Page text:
USC IP Partnership, L.P. v. Facebook, Inc.
ORDER GRANTING IN PART AND DENYING IN PART 9 Motion to Dismiss Signed by Judge Alan D Albright. (ab4)
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IN THE UNITED STATES DISTRICT COURT
FOR THE WESTERN DISTRICT OF TEXAS
USC IP PARTNERSHIP, L.P.,
MEMORANDUM OPINION AND ORDER
Before the Court is Defendant Facebook, Inc.’s (“Facebook”) Motion to Dismiss Plaintiff
USC IP Partnership, L.P.’s (“USC”) direct infringement, indirect infringement, and willful
infringement claims pursuant to Federal Rule of Civ Procedure 12(b)(6). ECF No. 9. After careful
consideration of the briefs and applicable law, the Court is of the opinion that Facebook’s Motion
should be DENIED-IN-PART and GRANTED-IN-PART.
Rule 12(b)(6) requires that a complaint contain sufficient factual matter, if accepted as true,
to “‘state a claim to relief that is plausible on its face.’” Ashcroft v. Iqbal, 556 U.S. 662, 678 (2009)
(quoting Bell Atl. Corp. v. Twombly, 550 U.S. 544, 570 (2007)). To meet this factual plausibility
standard, the plaintiff must plead “factual content that allows the court to draw the reasonable
inference that the defendant is liable for the misconduct alleged,” based on “more than a sheer
possibility that a defendant has acted unlawfully.” Id. “Threadbare recitals of the elements of a
cause of action, supported by mere conclusory statements, do not suffice.” Id. However, in
resolving a motion to dismiss for failure to state a claim, the question is “not whether [the plaintiff]
will ultimately prevail, . . . but whether [the] complaint was sufficient to cross the federal court’s
threshold.” Skinner v. Switzer, 562 U.S. 521, 530 (2011). “The court’s task is to determine whether
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the plaintiff has stated a legally cognizable claim that is plausible, not to evaluate the plaintiff's
likelihood of success.” Lone Star Fund V (U.S.), L.P. v. Barclays Bank PLC, 594 F.3d 383, 387 (5th
Cir. 2010) (citing Iqbal, 556 U.S. at 678).
To allege indirect infringement, the plaintiff must plead specific facts sufficient to show that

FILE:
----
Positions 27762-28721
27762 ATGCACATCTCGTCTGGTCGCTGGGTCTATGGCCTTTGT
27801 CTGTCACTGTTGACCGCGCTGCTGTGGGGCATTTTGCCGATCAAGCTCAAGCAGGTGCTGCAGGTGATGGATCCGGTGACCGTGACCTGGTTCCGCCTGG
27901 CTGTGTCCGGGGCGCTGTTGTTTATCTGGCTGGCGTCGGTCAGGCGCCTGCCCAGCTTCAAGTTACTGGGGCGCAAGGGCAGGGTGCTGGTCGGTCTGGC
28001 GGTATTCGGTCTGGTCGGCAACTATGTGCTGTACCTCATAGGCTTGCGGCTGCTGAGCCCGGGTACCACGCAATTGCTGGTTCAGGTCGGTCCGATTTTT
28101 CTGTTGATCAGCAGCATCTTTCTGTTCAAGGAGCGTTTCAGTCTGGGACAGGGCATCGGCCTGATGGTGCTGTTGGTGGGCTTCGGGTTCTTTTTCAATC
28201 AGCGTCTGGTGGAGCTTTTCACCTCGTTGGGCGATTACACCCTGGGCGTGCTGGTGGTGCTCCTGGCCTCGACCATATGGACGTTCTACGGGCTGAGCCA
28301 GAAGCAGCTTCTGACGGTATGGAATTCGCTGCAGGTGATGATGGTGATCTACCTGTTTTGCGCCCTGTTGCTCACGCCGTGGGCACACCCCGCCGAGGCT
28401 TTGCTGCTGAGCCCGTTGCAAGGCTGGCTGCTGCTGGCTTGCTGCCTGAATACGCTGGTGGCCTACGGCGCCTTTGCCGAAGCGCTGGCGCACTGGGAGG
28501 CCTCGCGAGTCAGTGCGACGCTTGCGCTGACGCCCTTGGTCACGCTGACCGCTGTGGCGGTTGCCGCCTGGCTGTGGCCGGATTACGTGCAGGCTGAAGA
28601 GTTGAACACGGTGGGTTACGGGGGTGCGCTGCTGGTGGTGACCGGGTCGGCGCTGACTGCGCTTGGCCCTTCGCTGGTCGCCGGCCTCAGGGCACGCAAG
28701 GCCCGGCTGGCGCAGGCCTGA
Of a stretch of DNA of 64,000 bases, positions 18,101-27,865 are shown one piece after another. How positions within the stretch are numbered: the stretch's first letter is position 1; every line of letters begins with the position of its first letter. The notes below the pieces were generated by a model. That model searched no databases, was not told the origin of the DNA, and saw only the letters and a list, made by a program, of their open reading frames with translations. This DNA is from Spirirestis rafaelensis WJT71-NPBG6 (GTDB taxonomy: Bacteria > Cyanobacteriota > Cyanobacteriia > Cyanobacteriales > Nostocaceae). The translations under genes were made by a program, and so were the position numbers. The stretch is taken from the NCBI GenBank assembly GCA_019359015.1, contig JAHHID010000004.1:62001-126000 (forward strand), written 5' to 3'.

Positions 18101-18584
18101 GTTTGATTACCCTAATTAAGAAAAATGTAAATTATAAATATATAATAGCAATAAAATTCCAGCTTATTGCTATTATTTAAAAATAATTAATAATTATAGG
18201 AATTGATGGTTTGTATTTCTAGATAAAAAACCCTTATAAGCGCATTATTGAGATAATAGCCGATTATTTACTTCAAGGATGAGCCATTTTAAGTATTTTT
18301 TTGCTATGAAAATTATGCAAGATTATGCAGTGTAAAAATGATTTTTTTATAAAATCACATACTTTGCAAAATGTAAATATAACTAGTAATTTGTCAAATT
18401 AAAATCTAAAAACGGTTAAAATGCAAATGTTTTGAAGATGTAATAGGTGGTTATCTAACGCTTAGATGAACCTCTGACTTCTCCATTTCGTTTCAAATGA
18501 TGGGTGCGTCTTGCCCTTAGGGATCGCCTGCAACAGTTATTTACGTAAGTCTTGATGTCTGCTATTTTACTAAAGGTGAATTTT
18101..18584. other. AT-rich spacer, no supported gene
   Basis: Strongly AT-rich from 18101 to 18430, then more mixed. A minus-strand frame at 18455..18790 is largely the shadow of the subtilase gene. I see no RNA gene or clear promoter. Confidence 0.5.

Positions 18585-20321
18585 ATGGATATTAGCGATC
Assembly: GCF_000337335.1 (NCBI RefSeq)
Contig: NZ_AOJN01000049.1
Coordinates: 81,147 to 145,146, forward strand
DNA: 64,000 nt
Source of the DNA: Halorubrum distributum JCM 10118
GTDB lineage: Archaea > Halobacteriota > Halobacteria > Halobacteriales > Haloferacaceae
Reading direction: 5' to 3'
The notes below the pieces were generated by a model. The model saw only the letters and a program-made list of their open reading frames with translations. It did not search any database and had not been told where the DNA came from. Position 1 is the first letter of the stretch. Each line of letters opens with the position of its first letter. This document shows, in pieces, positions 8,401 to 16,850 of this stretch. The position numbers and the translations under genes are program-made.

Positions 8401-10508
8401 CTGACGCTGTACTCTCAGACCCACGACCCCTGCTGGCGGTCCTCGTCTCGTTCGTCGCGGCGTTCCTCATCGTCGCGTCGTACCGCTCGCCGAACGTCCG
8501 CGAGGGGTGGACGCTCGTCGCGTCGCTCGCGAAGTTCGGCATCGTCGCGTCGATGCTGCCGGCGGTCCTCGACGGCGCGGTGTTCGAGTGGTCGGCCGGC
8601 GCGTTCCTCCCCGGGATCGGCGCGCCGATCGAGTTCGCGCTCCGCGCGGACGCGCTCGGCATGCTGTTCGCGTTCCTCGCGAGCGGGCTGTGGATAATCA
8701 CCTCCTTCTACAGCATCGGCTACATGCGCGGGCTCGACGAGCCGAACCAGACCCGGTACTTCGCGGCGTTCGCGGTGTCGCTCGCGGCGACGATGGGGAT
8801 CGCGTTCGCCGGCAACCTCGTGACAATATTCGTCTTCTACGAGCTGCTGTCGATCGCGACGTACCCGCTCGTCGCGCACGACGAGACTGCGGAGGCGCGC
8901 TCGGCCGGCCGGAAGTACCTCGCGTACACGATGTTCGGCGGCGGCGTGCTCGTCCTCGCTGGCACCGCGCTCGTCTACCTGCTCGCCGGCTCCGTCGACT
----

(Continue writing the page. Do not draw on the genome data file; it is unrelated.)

the accused infringer had actual knowledge of the patents-in-suit, or was willfully blind to the
existence of the patents-in-suit. Glob.-Tech Appliances, Inc. v. SEB S.A., 563 U.S. 754, 766, 769
(2011) (“[I]nduced infringement under § 271(b) requires knowledge that the induced acts constitute
patent infringement” or at least “willful blindness” to the likelihood of infringement.); Commil USA,
LLC v. Cisco Sys., Inc., 575 U.S. 632, 639 (2015) (“Like induced infringement, contributory
infringement requires knowledge of the patent in suit and knowledge of patent infringement.”). A
showing of willful blindness requires that “(1) the defendant must subjectively believe that there is a
high probability that a fact exists and (2) the defendant must take deliberate actions to avoid
learning of that fact.” Global-Tech, 563 U.S. at 769.
Similarly, to allege willful infringement, the plaintiff must plausibly allege the “subjective
willfulness of a patent infringer, intentional or knowing.” Halo Electronics, Inc. v. Pulse
Electronics, Inc., 136 S.Ct. 1923, 1933 (2016). This requires a plaintiff to allege facts plausibly
showing that the accused infringer: “(1) knew of the patent-in-suit; (2) after acquiring that
knowledge, it infringed the patent; and (3) in doing so, it knew, or should have known, that its
conduct amounted to infringement of the patent.” Parity Networks, LLC v. Cisco Sys., Inc., No.
6:19-CV-00207-ADA, 2019 WL 3940952, at *3 (W.D. Tex. July 26, 2019).
A. Direct Infringement
Facebook contends that Claim 1 of the ’300 patent, the only asserted claim in USC’s
Complaint, requires an “intent engine,” but the Complaint does not provide any description of the
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purposed “intent engine” in the accused Facebook product. ECF No. 9 at 5. USC’s Complaint
identifies “Facebook News Feed” as the accused product. ECF No. 1 at ¶ 31. The Complaint alleges
that by making and using the accused product, “Defendant receives input parameters from a web
browser displaying a webpage” and “Defendant processes ‘signals,’ including input parameters,
related to the visitor to the Accused Instrumentalities to infer intent,” and “Defendant assigns a
relevancy score for each story, based on at least the signals, which is a representation of how closely
the story matches the visitor’s inferred intent.” Id. at ¶¶ 36-37, 40 (emphasis added); see also ECF
No. 9 at 5-6. In explaining the concept of the asserted ’300 patent, the Complaint states that “[t]he
intent engine processes the at least one input parameter to determine at least one inferred intent”
and “[t]he inferred intent is displayed on a webpage so that the visitor can confirm his or her intent.”
ECF No. 1 at ¶ 26 (emphasis added). Comparing USC’s explanation of the ’300 patent and the